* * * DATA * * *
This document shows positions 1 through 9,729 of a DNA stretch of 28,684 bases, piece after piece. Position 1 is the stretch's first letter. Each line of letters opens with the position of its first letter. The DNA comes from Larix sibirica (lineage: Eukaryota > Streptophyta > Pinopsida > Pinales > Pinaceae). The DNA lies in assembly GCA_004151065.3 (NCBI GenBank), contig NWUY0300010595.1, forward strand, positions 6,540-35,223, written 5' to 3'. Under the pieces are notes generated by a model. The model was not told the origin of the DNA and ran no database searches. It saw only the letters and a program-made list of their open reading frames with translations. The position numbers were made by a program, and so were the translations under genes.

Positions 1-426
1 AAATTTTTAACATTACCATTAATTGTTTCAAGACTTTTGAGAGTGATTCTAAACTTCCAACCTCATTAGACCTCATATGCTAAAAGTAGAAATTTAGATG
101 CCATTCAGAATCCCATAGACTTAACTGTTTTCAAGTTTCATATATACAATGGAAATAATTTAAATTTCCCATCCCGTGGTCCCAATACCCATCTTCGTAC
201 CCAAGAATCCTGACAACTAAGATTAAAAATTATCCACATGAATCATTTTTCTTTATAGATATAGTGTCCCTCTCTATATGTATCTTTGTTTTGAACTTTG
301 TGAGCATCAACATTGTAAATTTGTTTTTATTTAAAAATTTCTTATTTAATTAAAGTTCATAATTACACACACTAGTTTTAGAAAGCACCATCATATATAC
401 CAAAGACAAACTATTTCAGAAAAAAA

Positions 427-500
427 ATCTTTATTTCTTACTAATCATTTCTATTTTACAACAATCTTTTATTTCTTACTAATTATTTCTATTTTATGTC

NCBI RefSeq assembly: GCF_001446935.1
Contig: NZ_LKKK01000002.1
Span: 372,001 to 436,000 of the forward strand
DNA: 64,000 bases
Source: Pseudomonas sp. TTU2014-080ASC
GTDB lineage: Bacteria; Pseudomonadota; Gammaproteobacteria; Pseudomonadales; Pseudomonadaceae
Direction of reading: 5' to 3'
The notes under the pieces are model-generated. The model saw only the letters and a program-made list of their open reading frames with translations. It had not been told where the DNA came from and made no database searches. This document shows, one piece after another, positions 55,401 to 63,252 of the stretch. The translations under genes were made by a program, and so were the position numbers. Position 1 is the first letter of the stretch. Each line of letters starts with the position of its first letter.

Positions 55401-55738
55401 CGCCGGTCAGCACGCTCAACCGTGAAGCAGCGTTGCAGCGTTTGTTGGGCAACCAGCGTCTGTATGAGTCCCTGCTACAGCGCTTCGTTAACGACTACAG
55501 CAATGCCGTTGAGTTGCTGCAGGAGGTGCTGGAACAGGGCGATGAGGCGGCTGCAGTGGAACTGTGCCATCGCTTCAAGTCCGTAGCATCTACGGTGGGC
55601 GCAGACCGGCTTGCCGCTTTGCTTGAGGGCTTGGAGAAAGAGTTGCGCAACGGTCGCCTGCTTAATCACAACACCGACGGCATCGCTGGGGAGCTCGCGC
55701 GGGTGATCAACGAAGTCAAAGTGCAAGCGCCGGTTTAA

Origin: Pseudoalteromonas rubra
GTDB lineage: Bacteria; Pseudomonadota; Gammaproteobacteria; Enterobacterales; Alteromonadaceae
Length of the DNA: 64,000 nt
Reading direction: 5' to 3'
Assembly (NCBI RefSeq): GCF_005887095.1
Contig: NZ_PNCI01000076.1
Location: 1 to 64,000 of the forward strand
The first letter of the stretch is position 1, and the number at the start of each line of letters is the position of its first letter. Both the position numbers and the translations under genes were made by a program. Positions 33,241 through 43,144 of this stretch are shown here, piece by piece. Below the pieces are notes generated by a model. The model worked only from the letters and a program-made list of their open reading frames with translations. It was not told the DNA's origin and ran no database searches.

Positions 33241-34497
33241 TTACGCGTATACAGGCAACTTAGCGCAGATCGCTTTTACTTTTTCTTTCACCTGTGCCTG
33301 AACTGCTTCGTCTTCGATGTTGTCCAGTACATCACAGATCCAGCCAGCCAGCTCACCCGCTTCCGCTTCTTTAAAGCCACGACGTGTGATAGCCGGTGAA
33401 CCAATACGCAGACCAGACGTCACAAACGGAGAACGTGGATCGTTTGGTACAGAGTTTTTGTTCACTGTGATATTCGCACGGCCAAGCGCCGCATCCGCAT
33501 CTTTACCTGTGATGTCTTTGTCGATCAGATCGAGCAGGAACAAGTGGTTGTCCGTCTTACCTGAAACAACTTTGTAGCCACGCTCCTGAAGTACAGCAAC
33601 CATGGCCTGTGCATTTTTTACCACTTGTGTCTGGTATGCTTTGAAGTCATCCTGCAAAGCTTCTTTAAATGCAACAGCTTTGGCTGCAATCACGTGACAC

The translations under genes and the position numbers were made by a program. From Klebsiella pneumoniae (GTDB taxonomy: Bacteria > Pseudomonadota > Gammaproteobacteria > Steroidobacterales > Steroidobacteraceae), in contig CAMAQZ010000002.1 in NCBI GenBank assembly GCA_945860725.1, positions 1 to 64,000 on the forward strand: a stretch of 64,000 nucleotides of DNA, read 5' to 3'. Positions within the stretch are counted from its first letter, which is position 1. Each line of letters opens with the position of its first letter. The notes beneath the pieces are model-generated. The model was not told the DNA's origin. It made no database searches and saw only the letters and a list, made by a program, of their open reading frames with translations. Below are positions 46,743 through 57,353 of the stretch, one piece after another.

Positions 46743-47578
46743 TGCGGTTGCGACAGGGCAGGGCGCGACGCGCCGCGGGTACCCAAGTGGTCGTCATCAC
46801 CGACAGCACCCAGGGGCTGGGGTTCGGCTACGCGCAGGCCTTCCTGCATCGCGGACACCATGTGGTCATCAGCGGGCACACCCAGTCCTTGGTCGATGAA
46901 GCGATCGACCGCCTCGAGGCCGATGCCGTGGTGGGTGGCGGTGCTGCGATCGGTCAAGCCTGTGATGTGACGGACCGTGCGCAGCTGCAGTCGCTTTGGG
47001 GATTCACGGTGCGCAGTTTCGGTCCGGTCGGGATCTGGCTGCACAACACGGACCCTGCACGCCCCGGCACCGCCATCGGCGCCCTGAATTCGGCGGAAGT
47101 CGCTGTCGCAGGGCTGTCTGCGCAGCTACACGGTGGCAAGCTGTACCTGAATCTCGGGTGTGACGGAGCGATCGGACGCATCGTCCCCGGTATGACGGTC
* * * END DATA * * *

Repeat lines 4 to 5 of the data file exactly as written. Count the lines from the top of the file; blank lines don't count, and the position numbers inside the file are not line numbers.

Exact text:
101 CCATTCAGAATCCCATAGACTTAACTGTTTTCAAGTTTCATATATACAATGGAAATAATTTAAATTTCCCATCCCGTGGTCCCAATACCCATCTTCGTAC
201 CCAAGAATCCTGACAACTAAGATTAAAAATTATCCACATGAATCATTTTTCTTTATAGATATAGTGTCCCTCTCTATATGTATCTTTGTTTTGAACTTTG